Using roof tar - good idea?

EH

Member
Jun 8, 2012
12
0
#1
Hello all,


I am replacing an above ground 18' circulAr pool that was rusting away on the bottom.

I had read that when people are burying above ground pools (which i am NOT doing) they often coat the walls with roof tar to extend the pool life.

While my pool will be sitting on/at the ground level, i do wish to grade some dirt around the bottom edge so that rain and splashes run away from the pool. Also, i was considering coating the bottom rail (since it sits on the ground) and the wall (to about 4" up) with roof tar. Lastly, I was also planning to coat the wall's bottom edge and "fill" the bottom rail as much as possible with roof tar as well (to prevemt any water from pooling inside the rails themselves. The goal is to slow the oxidation/rust process as much as possible. (I do plan to put plastic against the wall for the grading as well, but not underneath the wall as that would just cause the water to pool under the wall instead on soaking into ground.

Has anyone else used roof tar in this manner? Is it a good idea or a bad idea?

Thanks.
 

DaneCE

Well-known member
Jul 2, 2011
342
0
VA
#3
I do roofing work and I've used literally tons of roofing tar or "roof cement" in my life. It is intended to be used with any type of metal so it will be fine to use it in the way you describe. Just be sure to wear old clothes...that stuff will jump out of the can onto you.lol

Last spring I removed my old vinyl liner to discover 100 or more small rust holes near the base of the steel walls on my 15'x30' above ground. My fix involved cleaning the areas, then using high quality caulking (NP-1) to seal the holes(finger applied inside and outside of walls) after priming with spray paint.Then I painted the entire wall with Rust-oleum. After that I installed 26 guage galvanized(G90) around the entire pool walls but only up 2 feet. I then painted the galvanized and sealed the top edge to prevent any water from getting in between the 2 layers of metal. I used padding over the metal walls before the liner went in.
 

jmborchers

Well-known member
Jun 11, 2012
95
0
44
Allentown, PA
#4
Aren't current AGP's metal frames now powder coated, Instead of the old style zinc paint coatings?

The thing I hate about roofing cement is it eventually cracks after a few years and once it does water penetrates it. If it were me I would be powder coating it or two part epoxy coating it, if it doesn't have that kind of coating already.
 

DaneCE

Well-known member
Jul 2, 2011
342
0
VA
#5
jmborchers said:
Aren't current AGP's metal frames now powder coated, Instead of the old style zinc paint coatings?

The thing I hate about roofing cement is it eventually cracks after a few years and once it does water penetrates it. If it were me I would be powder coating it or two part epoxy coating it, if it doesn't have that kind of coating already.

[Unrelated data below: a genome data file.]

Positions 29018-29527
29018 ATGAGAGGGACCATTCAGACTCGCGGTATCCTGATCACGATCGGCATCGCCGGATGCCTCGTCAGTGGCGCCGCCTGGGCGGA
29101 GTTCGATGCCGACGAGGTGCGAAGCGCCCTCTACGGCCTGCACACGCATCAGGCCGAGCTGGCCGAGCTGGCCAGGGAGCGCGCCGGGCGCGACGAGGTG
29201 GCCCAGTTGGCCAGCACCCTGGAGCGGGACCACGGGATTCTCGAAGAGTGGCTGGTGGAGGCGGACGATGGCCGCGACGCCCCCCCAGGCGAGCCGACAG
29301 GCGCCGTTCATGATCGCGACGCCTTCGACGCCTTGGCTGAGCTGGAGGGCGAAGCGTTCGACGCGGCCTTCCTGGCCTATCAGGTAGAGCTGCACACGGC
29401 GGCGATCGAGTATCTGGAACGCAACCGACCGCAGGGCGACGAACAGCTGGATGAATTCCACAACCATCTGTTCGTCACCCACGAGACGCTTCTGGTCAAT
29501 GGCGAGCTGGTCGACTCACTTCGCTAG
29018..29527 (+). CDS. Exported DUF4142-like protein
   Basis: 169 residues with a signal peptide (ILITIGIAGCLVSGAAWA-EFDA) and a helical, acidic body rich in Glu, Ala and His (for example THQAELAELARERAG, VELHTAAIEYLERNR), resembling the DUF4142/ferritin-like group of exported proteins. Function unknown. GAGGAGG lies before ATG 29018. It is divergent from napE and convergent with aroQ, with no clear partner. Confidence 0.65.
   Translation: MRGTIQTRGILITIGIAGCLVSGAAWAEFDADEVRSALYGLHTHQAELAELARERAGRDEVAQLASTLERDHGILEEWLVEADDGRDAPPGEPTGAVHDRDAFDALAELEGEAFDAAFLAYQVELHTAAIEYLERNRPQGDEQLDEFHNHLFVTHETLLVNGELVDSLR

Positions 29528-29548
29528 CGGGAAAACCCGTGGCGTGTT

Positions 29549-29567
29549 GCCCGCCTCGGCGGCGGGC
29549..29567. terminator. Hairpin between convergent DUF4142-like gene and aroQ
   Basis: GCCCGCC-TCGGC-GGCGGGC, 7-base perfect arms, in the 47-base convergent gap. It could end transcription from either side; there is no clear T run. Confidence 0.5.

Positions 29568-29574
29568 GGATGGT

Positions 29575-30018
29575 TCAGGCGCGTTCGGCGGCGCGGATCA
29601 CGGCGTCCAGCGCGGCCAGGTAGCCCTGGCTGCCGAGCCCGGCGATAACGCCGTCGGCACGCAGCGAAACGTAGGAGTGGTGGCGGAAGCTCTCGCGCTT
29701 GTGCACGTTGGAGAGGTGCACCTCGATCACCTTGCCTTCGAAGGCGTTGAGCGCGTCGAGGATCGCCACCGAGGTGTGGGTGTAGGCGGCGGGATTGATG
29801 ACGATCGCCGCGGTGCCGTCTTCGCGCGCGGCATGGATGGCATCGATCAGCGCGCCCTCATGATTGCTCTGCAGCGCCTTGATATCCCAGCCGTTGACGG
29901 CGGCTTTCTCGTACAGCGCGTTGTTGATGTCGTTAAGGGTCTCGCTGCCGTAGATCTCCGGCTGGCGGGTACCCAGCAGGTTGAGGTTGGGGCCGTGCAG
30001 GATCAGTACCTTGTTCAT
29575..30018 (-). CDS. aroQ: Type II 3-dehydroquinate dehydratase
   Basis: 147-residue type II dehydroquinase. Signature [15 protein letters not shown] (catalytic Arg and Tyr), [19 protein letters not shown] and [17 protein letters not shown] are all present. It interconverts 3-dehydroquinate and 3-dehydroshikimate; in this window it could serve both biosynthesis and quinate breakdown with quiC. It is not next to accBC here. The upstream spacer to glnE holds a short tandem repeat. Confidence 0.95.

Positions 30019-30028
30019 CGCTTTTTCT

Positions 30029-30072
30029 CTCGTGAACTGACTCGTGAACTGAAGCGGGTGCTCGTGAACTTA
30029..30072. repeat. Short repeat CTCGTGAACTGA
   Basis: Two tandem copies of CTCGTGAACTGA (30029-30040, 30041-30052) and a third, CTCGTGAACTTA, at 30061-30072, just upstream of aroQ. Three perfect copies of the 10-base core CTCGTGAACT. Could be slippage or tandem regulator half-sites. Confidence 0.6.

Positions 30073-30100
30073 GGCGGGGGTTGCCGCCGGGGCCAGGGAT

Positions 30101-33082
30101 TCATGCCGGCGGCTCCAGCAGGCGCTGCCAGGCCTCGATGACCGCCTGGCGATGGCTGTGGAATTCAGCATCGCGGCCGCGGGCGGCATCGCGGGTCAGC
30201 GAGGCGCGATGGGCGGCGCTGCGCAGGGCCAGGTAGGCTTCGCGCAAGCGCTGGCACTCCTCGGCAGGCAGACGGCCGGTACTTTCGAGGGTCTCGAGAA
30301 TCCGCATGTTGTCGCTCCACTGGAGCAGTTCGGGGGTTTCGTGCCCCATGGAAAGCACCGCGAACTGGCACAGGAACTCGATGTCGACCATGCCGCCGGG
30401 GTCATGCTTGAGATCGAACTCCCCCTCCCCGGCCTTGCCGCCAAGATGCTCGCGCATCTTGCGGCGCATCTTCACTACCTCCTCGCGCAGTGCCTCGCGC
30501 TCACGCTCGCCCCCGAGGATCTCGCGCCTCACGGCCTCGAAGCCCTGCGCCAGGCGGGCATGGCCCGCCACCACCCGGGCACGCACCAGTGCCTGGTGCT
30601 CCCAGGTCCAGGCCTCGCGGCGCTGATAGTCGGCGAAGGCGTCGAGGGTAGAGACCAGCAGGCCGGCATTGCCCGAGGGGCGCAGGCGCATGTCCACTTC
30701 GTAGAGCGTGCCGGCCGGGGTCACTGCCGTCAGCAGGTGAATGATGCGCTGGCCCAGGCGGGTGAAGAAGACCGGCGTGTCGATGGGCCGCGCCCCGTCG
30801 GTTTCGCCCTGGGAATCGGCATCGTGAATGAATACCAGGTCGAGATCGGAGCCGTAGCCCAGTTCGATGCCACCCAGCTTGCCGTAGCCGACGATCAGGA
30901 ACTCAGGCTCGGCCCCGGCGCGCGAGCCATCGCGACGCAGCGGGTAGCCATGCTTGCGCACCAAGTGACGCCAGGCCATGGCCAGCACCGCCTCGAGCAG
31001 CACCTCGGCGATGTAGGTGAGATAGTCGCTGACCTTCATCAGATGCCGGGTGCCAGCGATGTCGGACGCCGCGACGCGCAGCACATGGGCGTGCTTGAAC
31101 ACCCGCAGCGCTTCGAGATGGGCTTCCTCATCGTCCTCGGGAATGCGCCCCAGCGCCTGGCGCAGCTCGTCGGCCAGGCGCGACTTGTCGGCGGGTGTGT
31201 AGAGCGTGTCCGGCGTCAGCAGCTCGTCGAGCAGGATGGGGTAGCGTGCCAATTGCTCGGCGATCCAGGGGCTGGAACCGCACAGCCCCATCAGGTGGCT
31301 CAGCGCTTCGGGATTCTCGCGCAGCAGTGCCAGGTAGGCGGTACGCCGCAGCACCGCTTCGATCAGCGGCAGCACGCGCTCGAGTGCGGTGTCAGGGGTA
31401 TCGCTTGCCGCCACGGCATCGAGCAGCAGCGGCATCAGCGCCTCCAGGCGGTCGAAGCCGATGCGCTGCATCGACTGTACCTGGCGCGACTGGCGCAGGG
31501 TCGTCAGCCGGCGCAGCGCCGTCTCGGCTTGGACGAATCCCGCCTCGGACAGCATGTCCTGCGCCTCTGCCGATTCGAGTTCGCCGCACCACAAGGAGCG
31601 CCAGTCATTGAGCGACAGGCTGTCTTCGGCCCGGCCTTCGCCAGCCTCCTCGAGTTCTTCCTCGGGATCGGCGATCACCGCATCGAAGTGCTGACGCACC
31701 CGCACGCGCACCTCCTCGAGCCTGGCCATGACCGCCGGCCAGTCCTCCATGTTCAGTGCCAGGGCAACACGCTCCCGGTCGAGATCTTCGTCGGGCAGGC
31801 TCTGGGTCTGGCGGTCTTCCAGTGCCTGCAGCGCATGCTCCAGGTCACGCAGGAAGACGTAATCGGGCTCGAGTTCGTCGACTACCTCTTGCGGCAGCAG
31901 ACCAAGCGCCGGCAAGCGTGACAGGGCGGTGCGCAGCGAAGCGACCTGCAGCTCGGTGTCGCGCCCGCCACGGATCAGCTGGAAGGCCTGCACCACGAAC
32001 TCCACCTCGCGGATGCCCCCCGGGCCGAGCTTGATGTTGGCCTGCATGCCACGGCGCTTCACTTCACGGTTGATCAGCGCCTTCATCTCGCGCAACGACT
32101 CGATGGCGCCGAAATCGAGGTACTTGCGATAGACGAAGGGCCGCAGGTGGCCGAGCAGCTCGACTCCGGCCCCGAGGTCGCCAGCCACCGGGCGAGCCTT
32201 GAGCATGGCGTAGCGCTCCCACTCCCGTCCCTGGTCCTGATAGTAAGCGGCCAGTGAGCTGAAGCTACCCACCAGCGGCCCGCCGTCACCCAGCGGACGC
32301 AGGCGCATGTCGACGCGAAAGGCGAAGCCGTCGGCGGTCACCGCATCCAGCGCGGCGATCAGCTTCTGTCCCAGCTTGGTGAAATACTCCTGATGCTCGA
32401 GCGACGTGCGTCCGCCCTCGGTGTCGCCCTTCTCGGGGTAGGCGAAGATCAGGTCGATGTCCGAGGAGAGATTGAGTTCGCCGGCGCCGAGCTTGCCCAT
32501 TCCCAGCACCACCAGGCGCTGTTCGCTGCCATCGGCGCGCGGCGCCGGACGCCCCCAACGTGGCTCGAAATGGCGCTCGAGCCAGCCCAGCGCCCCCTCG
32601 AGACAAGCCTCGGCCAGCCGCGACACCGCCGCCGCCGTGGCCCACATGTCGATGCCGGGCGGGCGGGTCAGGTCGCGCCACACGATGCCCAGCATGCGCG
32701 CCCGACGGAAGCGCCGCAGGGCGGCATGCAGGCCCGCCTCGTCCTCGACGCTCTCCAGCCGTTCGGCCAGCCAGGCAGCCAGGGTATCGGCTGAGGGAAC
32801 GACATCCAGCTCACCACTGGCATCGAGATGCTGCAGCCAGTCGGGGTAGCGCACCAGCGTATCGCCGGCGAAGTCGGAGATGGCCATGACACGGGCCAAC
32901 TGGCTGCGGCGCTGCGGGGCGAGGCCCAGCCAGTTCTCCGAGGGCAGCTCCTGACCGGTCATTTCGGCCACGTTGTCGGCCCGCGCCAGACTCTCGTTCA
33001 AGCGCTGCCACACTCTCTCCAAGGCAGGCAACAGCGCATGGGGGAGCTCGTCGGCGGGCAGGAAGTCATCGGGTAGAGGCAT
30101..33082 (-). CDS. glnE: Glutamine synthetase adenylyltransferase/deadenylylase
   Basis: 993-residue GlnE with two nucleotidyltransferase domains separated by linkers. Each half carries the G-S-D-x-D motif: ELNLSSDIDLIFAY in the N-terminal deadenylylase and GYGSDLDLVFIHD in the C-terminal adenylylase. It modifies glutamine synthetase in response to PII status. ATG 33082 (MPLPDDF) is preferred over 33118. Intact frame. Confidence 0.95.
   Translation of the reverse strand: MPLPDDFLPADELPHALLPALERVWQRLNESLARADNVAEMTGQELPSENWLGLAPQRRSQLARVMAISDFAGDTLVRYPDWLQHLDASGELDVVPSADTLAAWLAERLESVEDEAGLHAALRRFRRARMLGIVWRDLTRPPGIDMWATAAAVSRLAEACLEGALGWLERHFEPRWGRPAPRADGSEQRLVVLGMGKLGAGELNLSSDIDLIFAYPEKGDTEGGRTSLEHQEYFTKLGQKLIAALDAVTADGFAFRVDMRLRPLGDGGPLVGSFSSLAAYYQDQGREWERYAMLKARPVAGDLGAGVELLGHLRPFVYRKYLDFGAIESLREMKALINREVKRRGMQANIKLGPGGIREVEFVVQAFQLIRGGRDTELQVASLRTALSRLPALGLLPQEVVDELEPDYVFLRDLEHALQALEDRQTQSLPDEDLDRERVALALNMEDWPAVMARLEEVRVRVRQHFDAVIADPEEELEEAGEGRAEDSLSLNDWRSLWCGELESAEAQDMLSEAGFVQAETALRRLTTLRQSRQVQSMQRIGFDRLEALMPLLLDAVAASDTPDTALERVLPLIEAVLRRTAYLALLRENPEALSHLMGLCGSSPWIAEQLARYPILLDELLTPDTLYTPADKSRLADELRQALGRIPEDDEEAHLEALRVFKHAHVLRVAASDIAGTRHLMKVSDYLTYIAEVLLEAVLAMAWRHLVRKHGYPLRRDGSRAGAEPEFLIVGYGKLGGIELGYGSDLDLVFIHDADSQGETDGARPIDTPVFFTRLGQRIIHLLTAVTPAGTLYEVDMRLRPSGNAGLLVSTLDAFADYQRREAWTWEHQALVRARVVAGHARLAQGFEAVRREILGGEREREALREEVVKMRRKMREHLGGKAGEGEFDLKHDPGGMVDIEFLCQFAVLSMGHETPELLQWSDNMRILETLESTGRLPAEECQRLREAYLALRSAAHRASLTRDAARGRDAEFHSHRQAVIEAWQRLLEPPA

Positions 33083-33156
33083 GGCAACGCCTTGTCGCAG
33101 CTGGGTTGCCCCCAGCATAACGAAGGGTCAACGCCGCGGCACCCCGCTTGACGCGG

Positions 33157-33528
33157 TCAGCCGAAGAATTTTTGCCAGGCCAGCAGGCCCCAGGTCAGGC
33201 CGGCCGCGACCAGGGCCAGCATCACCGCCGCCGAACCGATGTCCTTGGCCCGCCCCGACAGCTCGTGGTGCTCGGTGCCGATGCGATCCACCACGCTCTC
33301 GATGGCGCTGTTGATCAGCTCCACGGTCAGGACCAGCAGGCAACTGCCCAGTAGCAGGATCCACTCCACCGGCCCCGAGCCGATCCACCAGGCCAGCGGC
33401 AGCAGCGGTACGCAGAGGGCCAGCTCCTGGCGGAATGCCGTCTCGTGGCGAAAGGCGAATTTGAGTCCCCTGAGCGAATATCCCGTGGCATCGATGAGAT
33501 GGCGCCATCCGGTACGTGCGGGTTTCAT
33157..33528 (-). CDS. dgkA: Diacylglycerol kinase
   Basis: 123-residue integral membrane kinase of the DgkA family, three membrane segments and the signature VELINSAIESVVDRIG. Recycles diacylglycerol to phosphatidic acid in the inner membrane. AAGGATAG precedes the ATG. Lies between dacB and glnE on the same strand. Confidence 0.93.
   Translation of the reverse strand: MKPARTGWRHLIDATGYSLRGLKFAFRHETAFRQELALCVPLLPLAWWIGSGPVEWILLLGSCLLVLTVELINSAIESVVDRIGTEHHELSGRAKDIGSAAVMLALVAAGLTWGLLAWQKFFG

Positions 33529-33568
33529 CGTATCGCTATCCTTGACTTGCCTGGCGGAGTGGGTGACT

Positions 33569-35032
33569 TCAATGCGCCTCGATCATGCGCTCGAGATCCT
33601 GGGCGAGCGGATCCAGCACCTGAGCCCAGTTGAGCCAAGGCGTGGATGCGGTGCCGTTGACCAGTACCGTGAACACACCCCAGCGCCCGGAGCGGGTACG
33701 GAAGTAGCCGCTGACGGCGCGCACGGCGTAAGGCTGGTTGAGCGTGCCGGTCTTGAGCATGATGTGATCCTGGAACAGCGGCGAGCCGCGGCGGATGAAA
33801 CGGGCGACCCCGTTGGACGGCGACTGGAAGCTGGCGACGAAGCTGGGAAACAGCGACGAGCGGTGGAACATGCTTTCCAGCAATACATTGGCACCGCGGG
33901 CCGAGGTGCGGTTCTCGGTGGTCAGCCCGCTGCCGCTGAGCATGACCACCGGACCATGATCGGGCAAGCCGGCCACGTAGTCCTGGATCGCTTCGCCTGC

Hi. I have no idea what type of finish my pool walls are because I bought my house with the pool and don't know the history. Mine looks like a basic finish, not powder coated.

You are correct about some roofing cements cracking. The best quality brands that I've used would last for several years exposed to sunlight. There's no need to put a thick coat either...1/8" would be enough. If the area is always shaded, like mine is with a deck all around, there would be no damage from UV and I'd expect 5+ years service life.

The two part epoxy would be better I agree. I have in mind another product that I've used which would be a few steps above an asphalt based sealant in longevity. It is a brushable tripolymer coating made by Geocel. It's clear so it would look nearly invisible if that was a concern.

http://www.geocelusa.com/roofing.html?p ... duct_id=48
 

EH

Member
Jun 8, 2012
12
0
#7
I was planning on using the synthetic roof cement. It is supposed to last longer. The tripolymer stuff sounds good but probably cannot get it around here. The tripolymer sounds alot like FlashSeal (used to seal leaking chimneys/roof areas).

I am planning on sealing this today so hopefully the synthetic roof tar will work well enough. It will be in direct sunshine area but behind plastic and dirt grade (to keep water form accumulating around pool. I think i will make a point to check it every other year and recoat as needed. Wont be able to recoat the part in and under the rail, but some water accumulation in the rail is probably unavoidable. Mainly i am hoping to slow the corrosion process down, but stopping it altogether seem impossible until someone designs a pool with a steel core encased in flexible resin (like some decking materials do with a wood core).

Thanks everyone for the advice.